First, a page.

Katharine Wilkinson has been interested in the environment and religion's role in culture since her undergraduate years at Sewanee: The University of the South. So when the Rhodes Scholar began studying for a Ph.D. in environmental studies at Oxford University, she paired the two to study the evangelical community's discussions of climate change.
Wilkinson's published dissertation, Between God and Green: How Evangelicals Are Cultivating a Middle Ground on Climate Change (Oxford University Press), outlines the history of the climate change discussion within evangelicalism, centering around the Evangelical Climate Initiative's 2006 document, "Climate Change: An Evangelical Call to Action." That document had a number of well-known evangelical signatories and, Wilkinson argues, served as a "watershed document" in setting the tone for current climate change discussions in the evangelical church.
Wilkinson, who was raised Episcopalian and now identifies as an agnostic, works with the Boston Consulting Group, a global management consulting firm. She spoke with CT about her book, the importance of the "Call to Action," and the future of the climate change discussion within evangelicalism.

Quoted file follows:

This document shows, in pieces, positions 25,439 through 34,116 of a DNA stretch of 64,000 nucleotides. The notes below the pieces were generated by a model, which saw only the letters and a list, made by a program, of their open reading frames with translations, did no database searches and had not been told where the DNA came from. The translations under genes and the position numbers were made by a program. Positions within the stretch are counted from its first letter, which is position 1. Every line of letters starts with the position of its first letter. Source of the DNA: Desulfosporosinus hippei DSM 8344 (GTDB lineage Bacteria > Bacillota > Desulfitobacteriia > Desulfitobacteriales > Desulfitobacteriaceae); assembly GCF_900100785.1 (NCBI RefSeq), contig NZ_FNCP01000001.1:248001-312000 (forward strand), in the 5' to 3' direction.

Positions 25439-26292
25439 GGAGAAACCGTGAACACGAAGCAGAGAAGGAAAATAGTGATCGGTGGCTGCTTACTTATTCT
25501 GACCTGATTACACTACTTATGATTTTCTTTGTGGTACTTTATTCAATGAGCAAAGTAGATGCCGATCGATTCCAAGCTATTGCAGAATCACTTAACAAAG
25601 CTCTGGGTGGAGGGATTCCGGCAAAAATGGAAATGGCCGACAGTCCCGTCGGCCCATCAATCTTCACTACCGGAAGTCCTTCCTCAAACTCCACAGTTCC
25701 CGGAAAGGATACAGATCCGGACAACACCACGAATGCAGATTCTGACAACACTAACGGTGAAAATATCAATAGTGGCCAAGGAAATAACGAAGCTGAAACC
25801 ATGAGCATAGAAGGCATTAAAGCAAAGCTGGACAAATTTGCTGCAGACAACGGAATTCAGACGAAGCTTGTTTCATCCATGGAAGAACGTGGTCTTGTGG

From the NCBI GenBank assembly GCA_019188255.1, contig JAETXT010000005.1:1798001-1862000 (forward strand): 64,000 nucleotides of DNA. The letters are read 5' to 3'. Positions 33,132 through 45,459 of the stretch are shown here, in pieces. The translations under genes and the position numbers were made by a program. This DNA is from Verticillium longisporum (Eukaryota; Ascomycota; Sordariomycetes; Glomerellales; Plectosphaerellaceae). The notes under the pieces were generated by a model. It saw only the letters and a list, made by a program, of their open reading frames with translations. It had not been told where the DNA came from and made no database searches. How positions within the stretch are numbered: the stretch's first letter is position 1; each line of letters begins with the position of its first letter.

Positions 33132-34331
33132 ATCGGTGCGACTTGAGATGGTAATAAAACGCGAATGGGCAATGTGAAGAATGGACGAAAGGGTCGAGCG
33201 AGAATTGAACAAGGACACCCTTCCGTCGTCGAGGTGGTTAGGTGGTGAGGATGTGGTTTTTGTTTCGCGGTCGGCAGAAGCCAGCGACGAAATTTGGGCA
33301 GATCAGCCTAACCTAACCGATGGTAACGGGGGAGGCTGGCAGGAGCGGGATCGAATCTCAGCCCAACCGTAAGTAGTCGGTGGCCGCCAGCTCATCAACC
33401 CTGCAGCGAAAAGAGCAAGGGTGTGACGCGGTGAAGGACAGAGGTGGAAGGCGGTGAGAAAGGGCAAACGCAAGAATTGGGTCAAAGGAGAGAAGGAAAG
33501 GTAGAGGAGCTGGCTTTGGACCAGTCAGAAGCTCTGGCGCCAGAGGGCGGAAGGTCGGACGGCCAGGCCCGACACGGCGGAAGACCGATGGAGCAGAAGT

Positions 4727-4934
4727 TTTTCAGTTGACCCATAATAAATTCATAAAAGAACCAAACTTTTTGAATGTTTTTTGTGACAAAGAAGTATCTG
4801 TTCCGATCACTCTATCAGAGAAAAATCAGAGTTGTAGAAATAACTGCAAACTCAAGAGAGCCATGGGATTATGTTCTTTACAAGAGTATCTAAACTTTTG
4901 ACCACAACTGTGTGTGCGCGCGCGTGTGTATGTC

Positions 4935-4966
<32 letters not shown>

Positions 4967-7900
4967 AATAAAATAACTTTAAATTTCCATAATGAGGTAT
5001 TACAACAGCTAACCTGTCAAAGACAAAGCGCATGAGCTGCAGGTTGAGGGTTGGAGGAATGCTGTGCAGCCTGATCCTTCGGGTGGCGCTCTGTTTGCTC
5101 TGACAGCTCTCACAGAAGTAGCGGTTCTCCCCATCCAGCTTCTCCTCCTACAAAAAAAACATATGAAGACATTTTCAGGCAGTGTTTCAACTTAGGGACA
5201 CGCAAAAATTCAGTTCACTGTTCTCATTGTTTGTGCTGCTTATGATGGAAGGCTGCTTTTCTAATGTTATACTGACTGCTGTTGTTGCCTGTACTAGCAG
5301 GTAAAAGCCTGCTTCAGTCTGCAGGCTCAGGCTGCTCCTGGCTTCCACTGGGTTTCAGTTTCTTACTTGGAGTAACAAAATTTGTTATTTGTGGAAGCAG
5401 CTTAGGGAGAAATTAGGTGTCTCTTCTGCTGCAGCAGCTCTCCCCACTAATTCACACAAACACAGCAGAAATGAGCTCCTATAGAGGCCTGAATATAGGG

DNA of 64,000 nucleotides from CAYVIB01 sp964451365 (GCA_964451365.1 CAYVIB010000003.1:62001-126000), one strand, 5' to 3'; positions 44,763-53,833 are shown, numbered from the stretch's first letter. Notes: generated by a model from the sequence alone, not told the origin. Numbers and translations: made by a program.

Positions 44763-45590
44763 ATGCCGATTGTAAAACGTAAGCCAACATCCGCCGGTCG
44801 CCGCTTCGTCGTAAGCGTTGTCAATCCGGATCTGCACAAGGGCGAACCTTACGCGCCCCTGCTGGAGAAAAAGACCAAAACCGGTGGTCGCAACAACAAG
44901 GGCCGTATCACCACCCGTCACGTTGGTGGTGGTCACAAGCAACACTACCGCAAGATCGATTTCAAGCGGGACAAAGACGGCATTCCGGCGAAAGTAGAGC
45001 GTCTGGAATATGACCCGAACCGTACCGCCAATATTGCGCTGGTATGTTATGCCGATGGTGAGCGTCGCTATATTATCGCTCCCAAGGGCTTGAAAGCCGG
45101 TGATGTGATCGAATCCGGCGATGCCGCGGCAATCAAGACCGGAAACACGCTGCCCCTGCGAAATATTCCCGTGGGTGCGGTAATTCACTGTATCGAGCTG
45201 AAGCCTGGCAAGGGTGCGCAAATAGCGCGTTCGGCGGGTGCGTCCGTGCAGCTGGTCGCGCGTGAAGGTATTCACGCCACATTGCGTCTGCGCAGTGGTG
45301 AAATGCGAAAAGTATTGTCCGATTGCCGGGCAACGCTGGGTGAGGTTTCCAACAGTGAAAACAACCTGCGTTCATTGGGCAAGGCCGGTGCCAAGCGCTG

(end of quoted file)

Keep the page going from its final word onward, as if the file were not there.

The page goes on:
How did you become interested in evangelicalism and its contribution to the creation care movement and its rhetoric?
When the Evangelical Climate Initiative (ECI) was launched in the winter of 2006, I saw the ad they published in The New York Times and the media coverage around that launch. I thought, "Wow, there's something really interesting going on here." Just knowing the size, the cultural prominence, and the public influence of the evangelical community, I was particularly interested in what the emergence of the ECI and other creation ...